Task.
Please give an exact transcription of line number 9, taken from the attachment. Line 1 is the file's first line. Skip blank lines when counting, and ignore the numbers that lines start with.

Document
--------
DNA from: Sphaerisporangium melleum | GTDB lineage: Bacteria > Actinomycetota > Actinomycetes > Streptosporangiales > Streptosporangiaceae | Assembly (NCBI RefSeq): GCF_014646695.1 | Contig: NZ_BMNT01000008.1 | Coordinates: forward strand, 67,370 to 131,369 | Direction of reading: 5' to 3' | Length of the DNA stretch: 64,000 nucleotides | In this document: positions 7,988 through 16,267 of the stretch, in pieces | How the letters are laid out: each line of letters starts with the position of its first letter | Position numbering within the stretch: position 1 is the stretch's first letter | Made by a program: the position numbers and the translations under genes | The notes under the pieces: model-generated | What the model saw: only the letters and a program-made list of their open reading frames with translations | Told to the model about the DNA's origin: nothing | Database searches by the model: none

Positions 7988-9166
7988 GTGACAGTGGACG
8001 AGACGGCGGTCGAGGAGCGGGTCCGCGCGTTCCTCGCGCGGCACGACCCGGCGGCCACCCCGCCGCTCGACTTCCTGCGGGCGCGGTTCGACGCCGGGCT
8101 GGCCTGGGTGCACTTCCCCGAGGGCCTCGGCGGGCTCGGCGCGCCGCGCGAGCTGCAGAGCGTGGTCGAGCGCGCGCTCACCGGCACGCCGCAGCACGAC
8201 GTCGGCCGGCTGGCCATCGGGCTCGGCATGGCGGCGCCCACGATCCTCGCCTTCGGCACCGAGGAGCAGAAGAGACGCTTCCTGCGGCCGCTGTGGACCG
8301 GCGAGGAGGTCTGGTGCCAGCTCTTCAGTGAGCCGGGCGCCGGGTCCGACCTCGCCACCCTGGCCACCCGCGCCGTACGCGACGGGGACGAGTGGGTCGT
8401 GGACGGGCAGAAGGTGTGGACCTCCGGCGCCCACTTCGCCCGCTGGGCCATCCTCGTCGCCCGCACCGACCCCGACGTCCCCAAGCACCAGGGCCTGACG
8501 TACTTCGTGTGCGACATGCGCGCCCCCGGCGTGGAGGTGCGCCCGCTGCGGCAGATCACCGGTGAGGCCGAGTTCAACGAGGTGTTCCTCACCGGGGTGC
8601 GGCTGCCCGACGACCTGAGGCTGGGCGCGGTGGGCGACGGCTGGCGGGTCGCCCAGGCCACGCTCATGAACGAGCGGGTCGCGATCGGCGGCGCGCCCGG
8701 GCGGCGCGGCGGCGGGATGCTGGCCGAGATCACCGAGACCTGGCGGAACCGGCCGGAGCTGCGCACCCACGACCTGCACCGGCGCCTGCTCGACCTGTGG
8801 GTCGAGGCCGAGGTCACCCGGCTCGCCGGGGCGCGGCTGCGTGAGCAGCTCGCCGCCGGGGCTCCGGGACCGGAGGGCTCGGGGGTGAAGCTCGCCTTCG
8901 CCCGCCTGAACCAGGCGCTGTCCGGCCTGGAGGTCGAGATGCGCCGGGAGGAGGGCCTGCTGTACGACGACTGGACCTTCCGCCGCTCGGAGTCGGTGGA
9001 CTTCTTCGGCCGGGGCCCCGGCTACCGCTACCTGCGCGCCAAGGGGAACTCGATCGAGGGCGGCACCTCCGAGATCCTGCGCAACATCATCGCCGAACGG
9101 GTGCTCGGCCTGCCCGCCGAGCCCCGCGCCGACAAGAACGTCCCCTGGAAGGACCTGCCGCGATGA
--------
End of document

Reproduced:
8501 TACTTCGTGTGCGACATGCGCGCCCCCGGCGTGGAGGTGCGCCCGCTGCGGCAGATCACCGGTGAGGCCGAGTTCAACGAGGTGTTCCTCACCGGGGTGC